Please welcome our first ever photography vegan blogger – Chris Taylor! The name of her blog is Wild Love Photography. Here is Chris in her own words, “I am a vegan photographer and English professor living in Lawrence, Kansas with my partner and two amazing felines. My journey to veganism began many years ago, but I have been an ethical vegan for about six years. Like many people, I came to veganism as my understanding evolved and I made connections. Some of these connections I had made as a child, but we often lose that through indoctrination and a lot of cognitive dissonance. Many years later, I found I could no longer talk about compassion and justice and still eat the flesh and secretions of non-human animals. When I began to spend more and more time at area lakes and rivers, seeing not only the beauty and wonder of so many species, but also the damage inflicted by hunting and fishing first hand, photography became more than just a hobby, but something that strengthened my beliefs, and something I wanted to share with others who believe in celebrating all sentient beings.”
You can also learn more about my blog here: http://www.ourhenhouse.org/2012/07/vegan-nature-photography/
July 13th, 2011
I have seen quite a few articles lately regarding using electronic devices and other means to call birds. This activity is done by both birders and bird photographers to get a closer view of the bird. This act is at best selfish and unethical. At worst, this practice can put birds’ lives in danger. Given how many people think this behavior is acceptable, I thought this would be a good time to explain what vegan nature photography is.
Do not intentionally flush birds
While walking down paths, it is often impossible not to unintentionally flush a few birds. If this happens, back up a bit and try to avoid creating any additional stress. Never intentionally flush groups of birds to “get a better look.” Particularly during migration, birds are stopping to rest on a very long journey. Avoid causing them more stress.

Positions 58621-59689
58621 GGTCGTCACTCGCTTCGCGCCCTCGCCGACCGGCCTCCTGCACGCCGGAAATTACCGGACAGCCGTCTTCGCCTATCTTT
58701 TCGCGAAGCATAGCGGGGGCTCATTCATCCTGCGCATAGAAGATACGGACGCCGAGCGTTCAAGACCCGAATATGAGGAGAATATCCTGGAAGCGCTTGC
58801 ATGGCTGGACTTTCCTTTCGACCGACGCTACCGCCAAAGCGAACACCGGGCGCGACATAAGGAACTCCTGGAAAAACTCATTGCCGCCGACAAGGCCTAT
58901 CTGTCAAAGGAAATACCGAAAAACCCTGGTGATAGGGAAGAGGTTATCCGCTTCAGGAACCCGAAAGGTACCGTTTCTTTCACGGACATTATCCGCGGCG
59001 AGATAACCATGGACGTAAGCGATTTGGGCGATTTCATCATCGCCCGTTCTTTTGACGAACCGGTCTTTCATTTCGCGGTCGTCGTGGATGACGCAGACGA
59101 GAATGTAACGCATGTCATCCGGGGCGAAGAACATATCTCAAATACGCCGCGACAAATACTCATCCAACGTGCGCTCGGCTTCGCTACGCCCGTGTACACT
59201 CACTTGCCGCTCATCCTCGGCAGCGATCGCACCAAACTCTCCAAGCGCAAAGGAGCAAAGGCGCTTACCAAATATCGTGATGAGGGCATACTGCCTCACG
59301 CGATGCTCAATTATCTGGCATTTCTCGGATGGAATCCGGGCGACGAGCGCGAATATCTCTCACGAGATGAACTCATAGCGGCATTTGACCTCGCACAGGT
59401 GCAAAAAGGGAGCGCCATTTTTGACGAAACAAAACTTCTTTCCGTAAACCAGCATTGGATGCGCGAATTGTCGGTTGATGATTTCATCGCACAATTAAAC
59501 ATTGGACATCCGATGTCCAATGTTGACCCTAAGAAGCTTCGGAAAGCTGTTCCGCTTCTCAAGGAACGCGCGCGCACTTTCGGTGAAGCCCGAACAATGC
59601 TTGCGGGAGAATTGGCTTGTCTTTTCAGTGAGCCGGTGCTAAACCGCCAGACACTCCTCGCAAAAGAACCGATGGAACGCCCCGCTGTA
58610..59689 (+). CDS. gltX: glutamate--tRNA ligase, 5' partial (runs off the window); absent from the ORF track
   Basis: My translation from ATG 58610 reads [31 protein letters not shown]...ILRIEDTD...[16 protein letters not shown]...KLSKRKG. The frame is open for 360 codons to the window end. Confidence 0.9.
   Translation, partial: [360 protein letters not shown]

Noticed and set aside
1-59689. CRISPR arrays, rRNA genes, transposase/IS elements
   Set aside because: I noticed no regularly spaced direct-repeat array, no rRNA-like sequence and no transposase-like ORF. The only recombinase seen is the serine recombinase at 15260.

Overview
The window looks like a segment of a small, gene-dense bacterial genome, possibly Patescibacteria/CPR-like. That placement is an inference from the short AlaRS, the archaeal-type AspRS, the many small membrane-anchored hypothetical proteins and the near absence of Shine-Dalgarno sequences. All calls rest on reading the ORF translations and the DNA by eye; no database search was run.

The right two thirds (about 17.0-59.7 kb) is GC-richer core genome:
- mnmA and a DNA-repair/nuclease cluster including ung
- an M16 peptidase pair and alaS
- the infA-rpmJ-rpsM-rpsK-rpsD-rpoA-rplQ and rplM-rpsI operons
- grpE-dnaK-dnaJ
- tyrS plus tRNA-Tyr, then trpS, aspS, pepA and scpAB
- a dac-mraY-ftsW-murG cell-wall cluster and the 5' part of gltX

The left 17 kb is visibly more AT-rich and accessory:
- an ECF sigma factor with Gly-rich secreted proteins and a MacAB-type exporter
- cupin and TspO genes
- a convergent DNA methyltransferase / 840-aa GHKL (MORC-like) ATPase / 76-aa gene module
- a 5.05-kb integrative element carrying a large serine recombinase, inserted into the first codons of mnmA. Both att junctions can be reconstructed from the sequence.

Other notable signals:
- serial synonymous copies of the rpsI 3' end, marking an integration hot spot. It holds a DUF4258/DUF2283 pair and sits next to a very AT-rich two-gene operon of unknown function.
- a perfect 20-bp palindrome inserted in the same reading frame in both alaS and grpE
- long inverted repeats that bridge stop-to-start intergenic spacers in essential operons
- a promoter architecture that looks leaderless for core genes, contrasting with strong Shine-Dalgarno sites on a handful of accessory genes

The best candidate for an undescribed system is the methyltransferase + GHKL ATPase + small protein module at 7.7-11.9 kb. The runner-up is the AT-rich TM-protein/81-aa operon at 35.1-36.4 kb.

Stay on the path
Many animals nest on the ground or use ground material for cover in the winter. Avoid straying off paths so you do not disturb anyone.
Do not use electronic devices to call birds
“Playback” is never ethical. Playing bird song to get a closer look causes a great deal of stress for birds. If one cannot see the birds from the path, etc., and does not have the time to wait, use the “better luck next time” philosophy. Go home; try again later. (I would go as far to say that a photographer who uses these devices to attract birds for pictures is not much of a photographer.)
Be respectful of nests and dens
If you run into a nest, den, or any other home, be respectful of that animal’s space. Most humans would not be too happy about people coming by and opening the doors to their houses just to see what/who is inside. Have the same respect for nonhuman animals. Do not open nest boxes (unless you are the caretaker for that nest box).
Always use digital photography
No matter how much of “purist” one thinks he or she is, using a film camera is not vegan. Film and film processing are not vegan. Use digital equipment and vegan photo paper. Canon and several other companies make acceptable photo paper. When getting prints elsewhere, just ask the company what kinds of paper they use. From Canon:
“The coating on all of Canon’s photo papers would consist of Polyethylene-terephthalate, which is plastic based. Canon photo paper would be gelatin and acid free” (2009).
It is our responsibility as photographers to not only share our vision with others so they can appreciate the world through our lens, it is also our responsibility to take care of the community that provides us with these beautiful images. Without them, we have no pictures. Please help take care of this world, for all of us.
© Chris Taylor
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